windows, my sighted visitors do. I often forget
that windows matter to some people. Luckily the
person that "shared" that with me was nice about
it and I learned something about sighted culture
in the process. So make sure you clean your
windows too.

Happy Spring and happy cleaning!!!
          Patty’s Poetry Podium
           by Patricia Grindel


   A man took a walk through the forest
      And felt a crack upon his head
      Dazed, he sat on a rock to rest
   Then found himself a soft green bed

   Fairies and little men danced around
    Shamrocks were all over the place
  A fire blazed lighting the world around
        Flickering on each tiny face

  Fairies told him there was a pot of gold
 And he’d find it at the end of the rainbow
       Off he started, strong and bold
 Following pastel blue, green and yellow

  Over mountains and through streams
 He went in search of the overflowing pot
    Then woke from his fairy dreams
 And found himself on the very first spot

    By a falling acorn, he had been hit
     And had slipped into Dreamland
But a discovery nearly gave him a royal fit
 For there was a pot of gold near at hand

The surprise filled him with amazing shocks
And he splurged on his friends and foes
 Green ale, tipping hats and shamrocks
   Filled the night with dancing toes

            Patricia Grindel
              March 2005

            Which Corner?

   When I peeked out the window
Nothing could I see but a winter scene
 For there was a mountain of snow
   Piled as high as any I’ve seen.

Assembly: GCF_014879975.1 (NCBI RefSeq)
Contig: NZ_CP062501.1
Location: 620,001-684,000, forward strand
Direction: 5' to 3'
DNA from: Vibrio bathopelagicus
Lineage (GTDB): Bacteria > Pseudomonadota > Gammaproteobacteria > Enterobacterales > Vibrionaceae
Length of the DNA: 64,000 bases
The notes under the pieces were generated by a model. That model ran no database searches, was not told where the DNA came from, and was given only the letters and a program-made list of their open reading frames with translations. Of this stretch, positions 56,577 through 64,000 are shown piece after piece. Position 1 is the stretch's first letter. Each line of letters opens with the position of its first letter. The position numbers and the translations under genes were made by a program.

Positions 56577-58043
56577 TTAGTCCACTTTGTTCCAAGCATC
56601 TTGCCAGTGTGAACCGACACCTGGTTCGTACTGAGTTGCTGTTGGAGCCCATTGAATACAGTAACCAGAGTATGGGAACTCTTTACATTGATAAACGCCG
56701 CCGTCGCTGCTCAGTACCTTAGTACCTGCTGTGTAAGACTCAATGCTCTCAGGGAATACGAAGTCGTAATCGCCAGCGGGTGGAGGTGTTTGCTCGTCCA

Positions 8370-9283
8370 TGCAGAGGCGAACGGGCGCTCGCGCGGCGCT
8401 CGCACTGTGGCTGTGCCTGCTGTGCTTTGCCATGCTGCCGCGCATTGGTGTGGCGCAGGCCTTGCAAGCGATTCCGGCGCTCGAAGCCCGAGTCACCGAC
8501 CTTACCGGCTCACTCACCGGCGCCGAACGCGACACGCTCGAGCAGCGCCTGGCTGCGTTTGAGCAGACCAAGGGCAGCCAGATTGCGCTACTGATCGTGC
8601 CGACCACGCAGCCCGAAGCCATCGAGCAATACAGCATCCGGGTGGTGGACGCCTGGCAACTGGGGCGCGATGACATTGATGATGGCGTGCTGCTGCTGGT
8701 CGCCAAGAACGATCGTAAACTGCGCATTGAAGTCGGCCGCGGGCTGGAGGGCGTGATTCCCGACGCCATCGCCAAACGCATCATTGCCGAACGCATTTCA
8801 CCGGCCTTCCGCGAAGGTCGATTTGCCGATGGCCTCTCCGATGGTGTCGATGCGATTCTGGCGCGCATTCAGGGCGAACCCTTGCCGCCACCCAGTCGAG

Everyone keeps saying,
  “Spring is just around the corner”
 But to which one are they referring?
  Every corner has a look of winter!

  I searched around a parked vehicle
 And saw snow and ice on the ground
  So checked for a rider on a bicycle
    But no bicyclist could be found.

 Maybe, spring was around a building
  So I decided to go for a little stroll
  All the snow, slipping and sliding
  Told me winter was still in control

  One day, the snow started melting
     Until it was completely gone
   Warm spring rains started coming
  And sun bringing smiles to everyone

      Winter coats were set aside
       For lighter spring jackets
      Birds were singing outside
   And soon we’d be hearing crickets

     Michigan springs bring potholes
      The same cycle year after year
      And as sure as the wind blows
      Cracks are everywhere, I fear.

   Tiny buds poked from their shoots,
   Ground turned from brown to green
   Mud swirled around children’s boots
   There before me was a spring scene

Now, no matter which corner I peek around
  Spring has sprung everywhere I look
   It’s in the feel, the scene and sound
  Mother Nature, her wand she shook.

            Patricia Grindel
         February – March 2004
     Usher Syndrome and the “Missing Link”
                  by Jill Gaus
    (Source: NIH public release 27 June 2006)

NIH/National Institute on Deafness and Other
Communication Disorders

Protein tied to usher syndrome may be hearing's
'Missing Link'

A protein associated with a disorder that causes
deafness and blindness in people may be a key to
unraveling one of the foremost mysteries of how
we hear, says a study in the June 28 issue of the